The US military-intelligence complex is engaged in systematic preparations for World War III. As far as the Pentagon is concerned, a military conflict with China and/or Russia is inevitable, and this prospect has become the driving force of its tactical and strategic planning.
Three congressional hearings Tuesday demonstrated this reality. In the morning, the Senate Armed Services Committee held a lengthy hearing on cyber warfare. In the afternoon, a subcommittee of the House Armed Services Committee discussed the present size and deployment of the US fleet of aircraft carriers, while another subcommittee of the same panel discussed the modernization of US nuclear weapons.
We will provide a more detailed account of these hearings, which were attended by a WSWS reporter. But certain preliminary observations can be made.
None of the hearings discussed the broader implications of the US preparations for war, or what a major war between nuclear-armed powers would mean for the survival of the human race, and even of life on our planet. On the contrary, the hearings were examples of what might be called the routinization of World War III. A US war with China and/or Russia was taken as given, and the testimony of witnesses and questions from senators and representatives, Democrats and Republicans alike, concerned the best methods for prevailing in such a conflict.
The hearings were component parts of an ongoing process. The witnesses referred to their past writings and statements. The senators and representatives referred to previous testimony by other witnesses. In other words, the preparations for world war, using cyber weapons, aircraft carriers, bombers, missiles and the rest of a vast array of weaponry, have been under way for a protracted period of time. They are not a response to recent events, whether in the South China Sea, Ukraine, Syria or anywhere else.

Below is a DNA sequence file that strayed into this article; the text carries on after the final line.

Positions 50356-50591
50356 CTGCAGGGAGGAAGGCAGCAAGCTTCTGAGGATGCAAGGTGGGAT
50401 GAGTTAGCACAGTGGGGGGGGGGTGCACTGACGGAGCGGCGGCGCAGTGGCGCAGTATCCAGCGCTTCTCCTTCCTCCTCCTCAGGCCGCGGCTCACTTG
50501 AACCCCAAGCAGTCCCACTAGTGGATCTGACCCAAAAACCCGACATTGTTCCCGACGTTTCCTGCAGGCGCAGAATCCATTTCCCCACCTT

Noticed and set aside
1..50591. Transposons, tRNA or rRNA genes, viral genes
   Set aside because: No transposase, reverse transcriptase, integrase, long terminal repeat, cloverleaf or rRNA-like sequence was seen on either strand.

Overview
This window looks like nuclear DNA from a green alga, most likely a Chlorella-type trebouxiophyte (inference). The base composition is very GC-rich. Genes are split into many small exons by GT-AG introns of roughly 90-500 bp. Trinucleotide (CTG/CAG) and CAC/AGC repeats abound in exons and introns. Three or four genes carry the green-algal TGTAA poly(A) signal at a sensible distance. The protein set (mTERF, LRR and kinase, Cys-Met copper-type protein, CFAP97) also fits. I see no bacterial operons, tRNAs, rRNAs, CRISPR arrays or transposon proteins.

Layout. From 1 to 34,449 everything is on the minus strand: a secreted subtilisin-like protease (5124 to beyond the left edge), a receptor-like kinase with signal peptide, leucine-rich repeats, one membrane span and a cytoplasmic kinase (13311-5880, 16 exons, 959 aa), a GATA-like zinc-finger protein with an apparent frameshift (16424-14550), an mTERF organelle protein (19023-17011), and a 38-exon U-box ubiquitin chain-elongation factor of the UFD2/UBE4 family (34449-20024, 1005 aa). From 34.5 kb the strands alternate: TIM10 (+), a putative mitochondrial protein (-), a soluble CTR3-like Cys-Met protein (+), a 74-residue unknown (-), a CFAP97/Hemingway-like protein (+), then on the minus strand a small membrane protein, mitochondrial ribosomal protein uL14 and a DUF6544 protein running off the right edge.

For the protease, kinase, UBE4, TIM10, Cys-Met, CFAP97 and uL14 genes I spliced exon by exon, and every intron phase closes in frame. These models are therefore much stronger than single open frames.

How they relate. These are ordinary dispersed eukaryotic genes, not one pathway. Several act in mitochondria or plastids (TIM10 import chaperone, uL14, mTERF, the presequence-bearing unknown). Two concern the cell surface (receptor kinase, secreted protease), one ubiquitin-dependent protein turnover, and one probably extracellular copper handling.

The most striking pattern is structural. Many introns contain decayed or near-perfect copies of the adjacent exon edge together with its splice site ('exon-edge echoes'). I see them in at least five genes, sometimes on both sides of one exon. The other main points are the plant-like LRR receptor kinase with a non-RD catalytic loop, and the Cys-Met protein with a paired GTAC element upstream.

Each of the hearings presumed a major US conflict with another great power (sometimes unnamed, sometimes explicitly designated as China or Russia) within a relatively short time frame, years rather than decades. The danger of terrorism, hyped incessantly for the purposes of stampeding public opinion, was downplayed and to some extent discounted. At one point in the Senate hearing on cyberwarfare, in response to a direct question from Democrat Jeanne Shaheen of New Hampshire, the panel witnesses all declared that their greatest concern was nation-states, not terrorists.
One of the witnesses at that hearing was Dr. Peter W. Singer, listed as a “Strategist and Senior Fellow” for New America, a Washington think tank. He titled his presentation, “The Lessons of World War 3.” He began his prepared statement with the following description of that imagined conflict:
“US and Chinese warships battle at sea, firing everything from cannons to cruise missiles to lasers. Stealthy Russian and American fighter jets dogfight in the air, with robotic drones flying as their wingmen. Hackers in Shanghai and Silicon Valley duel in digital playgrounds. And fights in outer space decide who wins below on Earth. Are these scenes from a novel or what could actually take place in the real world the day after tomorrow? The answer is both.”
None of the hearings saw any debate about either the likelihood of a major war or the necessity of winning that war. No one challenged the assumption that “victory” in a world war between nuclear-armed powers is a meaningful concept. The discussion was entirely devoted to what technologies, assets and human resources were required for the US military to prevail.